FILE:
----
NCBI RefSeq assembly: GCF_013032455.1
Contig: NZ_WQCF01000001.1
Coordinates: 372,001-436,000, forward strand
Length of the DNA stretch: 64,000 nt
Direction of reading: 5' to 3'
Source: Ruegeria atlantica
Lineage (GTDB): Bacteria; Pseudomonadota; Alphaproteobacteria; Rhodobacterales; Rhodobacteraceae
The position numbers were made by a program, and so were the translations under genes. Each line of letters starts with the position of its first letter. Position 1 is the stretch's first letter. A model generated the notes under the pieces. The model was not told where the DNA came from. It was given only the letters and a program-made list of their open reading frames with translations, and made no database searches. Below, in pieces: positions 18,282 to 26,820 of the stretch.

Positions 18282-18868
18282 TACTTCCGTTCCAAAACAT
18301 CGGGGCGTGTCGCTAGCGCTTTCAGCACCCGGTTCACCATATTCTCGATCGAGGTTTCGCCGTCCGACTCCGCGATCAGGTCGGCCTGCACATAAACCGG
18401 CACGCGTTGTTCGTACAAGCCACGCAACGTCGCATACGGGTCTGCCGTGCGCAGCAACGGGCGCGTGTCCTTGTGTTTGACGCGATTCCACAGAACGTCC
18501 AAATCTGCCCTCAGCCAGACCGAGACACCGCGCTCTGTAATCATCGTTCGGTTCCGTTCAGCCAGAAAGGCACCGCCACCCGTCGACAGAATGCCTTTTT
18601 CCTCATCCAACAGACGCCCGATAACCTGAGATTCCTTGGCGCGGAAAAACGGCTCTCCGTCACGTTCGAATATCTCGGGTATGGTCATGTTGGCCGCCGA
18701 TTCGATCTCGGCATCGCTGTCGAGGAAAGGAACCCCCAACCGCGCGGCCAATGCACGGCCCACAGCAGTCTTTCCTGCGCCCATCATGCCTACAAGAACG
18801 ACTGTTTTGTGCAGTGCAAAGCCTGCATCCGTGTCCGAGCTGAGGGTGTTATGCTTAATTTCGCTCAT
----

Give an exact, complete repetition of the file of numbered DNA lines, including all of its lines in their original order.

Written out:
NCBI RefSeq assembly: GCF_013032455.1
Contig: NZ_WQCF01000001.1
Coordinates: 372,001-436,000, forward strand
Length of the DNA stretch: 64,000 nt
Direction of reading: 5' to 3'
Source: Ruegeria atlantica
Lineage (GTDB): Bacteria; Pseudomonadota; Alphaproteobacteria; Rhodobacterales; Rhodobacteraceae
The position numbers were made by a program, and so were the translations under genes. Each line of letters starts with the position of its first letter. Position 1 is the stretch's first letter. A model generated the notes under the pieces. The model was not told where the DNA came from. It was given only the letters and a program-made list of their open reading frames with translations, and made no database searches. Below, in pieces: positions 18,282 to 26,820 of the stretch.

Positions 18282-18868
18282 TACTTCCGTTCCAAAACAT
18301 CGGGGCGTGTCGCTAGCGCTTTCAGCACCCGGTTCACCATATTCTCGATCGAGGTTTCGCCGTCCGACTCCGCGATCAGGTCGGCCTGCACATAAACCGG
18401 CACGCGTTGTTCGTACAAGCCACGCAACGTCGCATACGGGTCTGCCGTGCGCAGCAACGGGCGCGTGTCCTTGTGTTTGACGCGATTCCACAGAACGTCC
18501 AAATCTGCCCTCAGCCAGACCGAGACACCGCGCTCTGTAATCATCGTTCGGTTCCGTTCAGCCAGAAAGGCACCGCCACCCGTCGACAGAATGCCTTTTT
18601 CCTCATCCAACAGACGCCCGATAACCTGAGATTCCTTGGCGCGGAAAAACGGCTCTCCGTCACGTTCGAATATCTCGGGTATGGTCATGTTGGCCGCCGA
18701 TTCGATCTCGGCATCGCTGTCGAGGAAAGGAACCCCCAACCGCGCGGCCAATGCACGGCCCACAGCAGTCTTTCCTGCGCCCATCATGCCTACAAGAACG
18801 ACTGTTTTGTGCAGTGCAAAGCCTGCATCCGTGTCCGAGCTGAGGGTGTTATGCTTAATTTCGCTCAT